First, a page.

What you need to know about Tourette syndrome

By Drum Digital
17 June 2014

What is Tourette syndrome and how can you help your child or someone else with the condition? We answer the most common questions and give tips that work.

What is it?

Tourette syndrome is a neurological condition (a condition that affects the nervous system) that usually begins in childhood. It results in unusual, uncontrolled, repeated movements or inappropriate sounds (so-called tics). The condition is named after Dr Georges Gilles de la Tourette, a French neurologist who was the first to describe it in 1885.

Who gets it?

The symptoms are usually observed during childhood. The average age at which it begins is seven. Boys are three times more likely to suffer from it than girls. If you have a family history of it the risk of suffering from it is greater.

For some sufferers Tourette syndrome is a chronic condition and the symptoms are present all their lives. Most sufferers experience the worst symptoms during their early teens. The symptoms improve during the late teens or adulthood.

Tourette syndrome is more common than doctors once thought. About one in every 2 500 people has the condition but many more display some of the characteristics, such as chronic movements or obsessive thoughts.

If someone has Tourette’s the chances are good they’ll suffer from the other associated conditions, such as attention deficit hyperactivity disorder (ADHD), obsessive-compulsive disorder (OCD), learning difficulties, sleep disturbances, depression or an anxiety disorder.

The symptoms

The nervous tics are classified as simple or complex and can be motor (to do with movement) or oral.

Simple tics are sudden, of short duration and repeated, and involve a limited number of muscles. They include motor symptoms such as blinking the eyes, shrugging the shoulders, roving eyes, sticking out the tongue or a jerking movement of the head, or oral symptoms such as hiccupping, shouting, clearing the throat or making barking sounds.

Complex tics are definite, coordinated movement patterns that involve various muscle groups. Motor examples are touching the nose, smelling objects, bouncing up and down and touching people, and oral examples include using different tones of voice, repeating your own words or phrases, repeating others’ words or phrases, using vulgar language or swearing.

Treatment

There’s no cure for Tourette syndrome.

Because the tics are usually not harmful most people with Tourette’s don’t take medication to suppress the symptoms. But for those whose tics interfere with their daily activities and functioning there are a variety of drugs available. Examples are haloperidol or fluphenazine. One type of medication won’t work for everyone and no medication gets rid of the symptoms completely. There’s also a good chance medication will have side effects.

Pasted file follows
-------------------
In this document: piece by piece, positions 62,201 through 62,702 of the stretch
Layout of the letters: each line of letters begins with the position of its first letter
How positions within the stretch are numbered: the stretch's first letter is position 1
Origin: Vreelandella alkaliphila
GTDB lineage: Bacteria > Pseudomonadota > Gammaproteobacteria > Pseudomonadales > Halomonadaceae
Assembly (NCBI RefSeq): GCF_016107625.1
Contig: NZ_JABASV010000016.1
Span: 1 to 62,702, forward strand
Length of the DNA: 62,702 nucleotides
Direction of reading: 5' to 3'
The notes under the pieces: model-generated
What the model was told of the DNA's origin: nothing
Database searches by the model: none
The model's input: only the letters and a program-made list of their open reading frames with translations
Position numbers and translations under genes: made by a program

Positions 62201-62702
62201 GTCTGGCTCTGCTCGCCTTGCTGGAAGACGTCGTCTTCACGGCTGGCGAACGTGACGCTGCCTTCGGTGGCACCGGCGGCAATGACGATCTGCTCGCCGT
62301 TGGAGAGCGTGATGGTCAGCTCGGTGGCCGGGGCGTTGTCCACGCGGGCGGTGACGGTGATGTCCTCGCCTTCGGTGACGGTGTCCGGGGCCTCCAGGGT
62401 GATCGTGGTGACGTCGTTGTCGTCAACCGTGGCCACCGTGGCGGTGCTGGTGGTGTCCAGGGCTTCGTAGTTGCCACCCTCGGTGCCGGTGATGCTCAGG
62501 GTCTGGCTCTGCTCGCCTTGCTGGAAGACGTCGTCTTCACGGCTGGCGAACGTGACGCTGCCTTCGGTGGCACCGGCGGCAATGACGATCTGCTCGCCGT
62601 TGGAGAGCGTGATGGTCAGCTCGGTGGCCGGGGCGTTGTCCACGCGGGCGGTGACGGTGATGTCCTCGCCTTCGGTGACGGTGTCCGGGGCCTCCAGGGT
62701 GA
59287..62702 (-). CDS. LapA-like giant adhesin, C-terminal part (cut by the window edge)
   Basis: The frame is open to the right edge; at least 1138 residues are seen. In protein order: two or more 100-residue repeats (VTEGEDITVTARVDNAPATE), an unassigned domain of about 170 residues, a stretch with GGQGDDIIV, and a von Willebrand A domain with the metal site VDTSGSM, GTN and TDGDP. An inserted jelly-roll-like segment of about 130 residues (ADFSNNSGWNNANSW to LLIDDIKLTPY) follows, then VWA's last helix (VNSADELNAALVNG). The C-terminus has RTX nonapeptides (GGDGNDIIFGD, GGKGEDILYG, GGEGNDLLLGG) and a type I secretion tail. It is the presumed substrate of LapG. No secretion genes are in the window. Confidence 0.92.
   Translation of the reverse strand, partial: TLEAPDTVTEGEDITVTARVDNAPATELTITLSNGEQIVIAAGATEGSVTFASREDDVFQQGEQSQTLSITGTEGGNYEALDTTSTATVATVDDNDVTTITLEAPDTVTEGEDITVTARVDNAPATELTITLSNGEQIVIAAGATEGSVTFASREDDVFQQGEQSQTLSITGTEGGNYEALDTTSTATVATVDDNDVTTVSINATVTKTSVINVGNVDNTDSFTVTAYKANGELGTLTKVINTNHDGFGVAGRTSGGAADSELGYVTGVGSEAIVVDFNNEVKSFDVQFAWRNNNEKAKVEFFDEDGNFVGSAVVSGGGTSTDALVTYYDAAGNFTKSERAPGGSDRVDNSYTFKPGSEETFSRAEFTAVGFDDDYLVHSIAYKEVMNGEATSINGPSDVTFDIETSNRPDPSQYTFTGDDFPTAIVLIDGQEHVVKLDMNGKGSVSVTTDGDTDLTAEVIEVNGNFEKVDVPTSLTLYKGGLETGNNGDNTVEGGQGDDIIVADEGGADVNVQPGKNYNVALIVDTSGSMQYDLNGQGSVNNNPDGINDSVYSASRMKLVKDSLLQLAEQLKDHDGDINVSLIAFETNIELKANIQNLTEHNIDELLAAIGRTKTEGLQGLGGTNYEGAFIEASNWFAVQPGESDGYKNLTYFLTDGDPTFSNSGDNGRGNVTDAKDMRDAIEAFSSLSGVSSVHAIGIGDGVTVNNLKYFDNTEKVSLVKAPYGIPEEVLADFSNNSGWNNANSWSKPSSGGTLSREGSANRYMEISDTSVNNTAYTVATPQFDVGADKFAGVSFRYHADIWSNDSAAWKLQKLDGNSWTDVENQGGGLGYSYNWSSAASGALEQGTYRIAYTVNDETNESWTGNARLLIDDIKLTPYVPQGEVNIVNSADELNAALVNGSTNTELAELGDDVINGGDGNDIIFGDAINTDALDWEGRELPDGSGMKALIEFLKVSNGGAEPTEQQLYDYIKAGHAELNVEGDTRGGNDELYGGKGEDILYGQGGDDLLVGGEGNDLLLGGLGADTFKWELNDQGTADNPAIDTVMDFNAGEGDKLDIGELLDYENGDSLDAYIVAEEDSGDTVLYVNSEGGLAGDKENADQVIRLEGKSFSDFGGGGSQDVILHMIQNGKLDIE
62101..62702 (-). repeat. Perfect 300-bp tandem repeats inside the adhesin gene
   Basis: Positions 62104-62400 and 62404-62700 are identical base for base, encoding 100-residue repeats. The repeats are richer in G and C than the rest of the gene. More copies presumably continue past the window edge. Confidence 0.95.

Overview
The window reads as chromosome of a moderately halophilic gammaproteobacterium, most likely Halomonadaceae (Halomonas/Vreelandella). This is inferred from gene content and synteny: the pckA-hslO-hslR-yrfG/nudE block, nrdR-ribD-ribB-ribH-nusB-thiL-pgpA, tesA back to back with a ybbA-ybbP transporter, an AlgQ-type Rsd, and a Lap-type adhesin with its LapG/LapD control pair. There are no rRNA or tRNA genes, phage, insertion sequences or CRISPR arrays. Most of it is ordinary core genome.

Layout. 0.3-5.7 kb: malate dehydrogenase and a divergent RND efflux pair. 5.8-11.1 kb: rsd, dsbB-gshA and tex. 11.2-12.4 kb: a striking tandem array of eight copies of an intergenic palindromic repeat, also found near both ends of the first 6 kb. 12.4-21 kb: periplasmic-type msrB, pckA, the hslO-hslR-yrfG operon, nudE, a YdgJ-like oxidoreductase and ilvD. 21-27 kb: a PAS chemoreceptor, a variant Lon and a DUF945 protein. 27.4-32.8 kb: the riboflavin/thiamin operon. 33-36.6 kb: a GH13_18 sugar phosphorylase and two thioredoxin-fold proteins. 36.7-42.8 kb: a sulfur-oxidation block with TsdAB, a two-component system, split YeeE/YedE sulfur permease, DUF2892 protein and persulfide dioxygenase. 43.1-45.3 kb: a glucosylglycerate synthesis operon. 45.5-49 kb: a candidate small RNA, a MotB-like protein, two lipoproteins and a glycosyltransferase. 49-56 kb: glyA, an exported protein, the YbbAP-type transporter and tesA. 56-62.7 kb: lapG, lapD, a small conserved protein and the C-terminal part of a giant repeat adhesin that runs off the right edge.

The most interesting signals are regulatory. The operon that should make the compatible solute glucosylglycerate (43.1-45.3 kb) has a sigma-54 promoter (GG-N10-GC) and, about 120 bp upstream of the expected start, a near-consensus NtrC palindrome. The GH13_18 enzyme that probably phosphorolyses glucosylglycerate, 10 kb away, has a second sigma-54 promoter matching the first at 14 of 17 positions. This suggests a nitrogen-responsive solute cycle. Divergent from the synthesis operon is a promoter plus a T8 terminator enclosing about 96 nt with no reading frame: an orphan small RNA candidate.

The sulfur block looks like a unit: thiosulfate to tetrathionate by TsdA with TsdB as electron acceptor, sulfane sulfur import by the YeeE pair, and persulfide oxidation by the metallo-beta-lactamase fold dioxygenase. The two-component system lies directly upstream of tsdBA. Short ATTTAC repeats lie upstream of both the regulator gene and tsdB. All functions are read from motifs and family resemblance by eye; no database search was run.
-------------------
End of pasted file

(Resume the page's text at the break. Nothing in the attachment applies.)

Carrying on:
Botox injections into the affected muscle can help with simple tics.

It may also be a good idea to receive psychotherapy. Psychological problems don’t cause Tourette’s but the syndrome can lead to certain psychological problems. A professional can help your child handle the social and emotional problems they may be experiencing.

How do I help my child?

  • Be informed. Learn as much as possible about the syndrome and don’t hesitate to ask your doctor if there are things you’re wondering about.

  • Inform others. Make appointments with your child’s teachers, the parents of their friends and other people they regularly come into contact with. If they’re informed about what the syndrome involves they’ll be better able to handle potentially uncomfortable or difficult situations.

  • Build up your child’s self-image. The main effect of tics on your child’s life (if they have harmless tics) is that they’ll embarrass your child. Children with the condition may be hesitant to get involved in social activities, which can lead to isolation. Support your child’s interests and friendships because this will contribute to a good self-image.

  • Get support. Ask your doctor if there are support groups in your area. If there aren’t any, consider starting one. The internet may be a source of help. Click here for the website of the American Tourette Syndrome Association and the advice it has for parents of children with Tourette’s.

  • Try to relieve your child’s stress. Although Tourette’s is a neurological condition (not caused by external factors) many mothers agree stressful situations cause their children’s symptoms.

  • Adapt your child’s diet. Although there’s no conclusive proof of this, it might be a good idea to eliminate potential food allergens from their diet. These include dairy products, eggs, nuts, shellfish, gluten and preservatives. Also cut out caffeine.

  •  Make sure your child gets exercise. People with neurological conditions such as Tourette’s, who get regular exercise, are inclined to display fewer symptoms. Exercise can also improve your child’s mood.

-Suzaan Hauman

Sources: medicinenet.com, childmag.co.za, health24.com, mayoclinic.com, tsa-usa.org

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